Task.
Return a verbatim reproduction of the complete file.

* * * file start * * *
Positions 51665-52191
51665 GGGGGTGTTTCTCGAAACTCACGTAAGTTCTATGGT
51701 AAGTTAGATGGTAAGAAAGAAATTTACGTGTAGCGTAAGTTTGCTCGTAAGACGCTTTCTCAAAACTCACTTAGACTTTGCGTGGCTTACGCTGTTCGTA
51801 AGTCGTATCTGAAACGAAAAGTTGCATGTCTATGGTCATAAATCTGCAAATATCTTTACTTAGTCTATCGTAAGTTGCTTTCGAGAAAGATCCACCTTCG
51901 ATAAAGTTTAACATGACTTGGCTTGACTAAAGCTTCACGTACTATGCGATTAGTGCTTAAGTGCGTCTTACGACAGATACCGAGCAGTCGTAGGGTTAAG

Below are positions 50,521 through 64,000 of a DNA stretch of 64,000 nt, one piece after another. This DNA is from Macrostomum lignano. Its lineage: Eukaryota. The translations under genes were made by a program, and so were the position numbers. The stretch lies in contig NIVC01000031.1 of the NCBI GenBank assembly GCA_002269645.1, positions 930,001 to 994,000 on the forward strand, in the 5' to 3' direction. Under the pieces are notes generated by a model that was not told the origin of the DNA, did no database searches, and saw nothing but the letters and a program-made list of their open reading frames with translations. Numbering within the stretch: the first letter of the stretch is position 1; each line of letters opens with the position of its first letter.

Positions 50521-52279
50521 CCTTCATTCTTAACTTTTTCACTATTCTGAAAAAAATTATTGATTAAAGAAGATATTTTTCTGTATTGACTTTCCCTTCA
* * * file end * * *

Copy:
Positions 51665-52191
51665 GGGGGTGTTTCTCGAAACTCACGTAAGTTCTATGGT
51701 AAGTTAGATGGTAAGAAAGAAATTTACGTGTAGCGTAAGTTTGCTCGTAAGACGCTTTCTCAAAACTCACTTAGACTTTGCGTGGCTTACGCTGTTCGTA
51801 AGTCGTATCTGAAACGAAAAGTTGCATGTCTATGGTCATAAATCTGCAAATATCTTTACTTAGTCTATCGTAAGTTGCTTTCGAGAAAGATCCACCTTCG
51901 ATAAAGTTTAACATGACTTGGCTTGACTAAAGCTTCACGTACTATGCGATTAGTGCTTAAGTGCGTCTTACGACAGATACCGAGCAGTCGTAGGGTTAAG

Below are positions 50,521 through 64,000 of a DNA stretch of 64,000 nt, one piece after another. This DNA is from Macrostomum lignano. Its lineage: Eukaryota. The translations under genes were made by a program, and so were the position numbers. The stretch lies in contig NIVC01000031.1 of the NCBI GenBank assembly GCA_002269645.1, positions 930,001 to 994,000 on the forward strand, in the 5' to 3' direction. Under the pieces are notes generated by a model that was not told the origin of the DNA, did no database searches, and saw nothing but the letters and a program-made list of their open reading frames with translations. Numbering within the stretch: the first letter of the stretch is position 1; each line of letters opens with the position of its first letter.

Positions 50521-52279
50521 CCTTCATTCTTAACTTTTTCACTATTCTGAAAAAAATTATTGATTAAAGAAGATATTTTTCTGTATTGACTTTCCCTTCA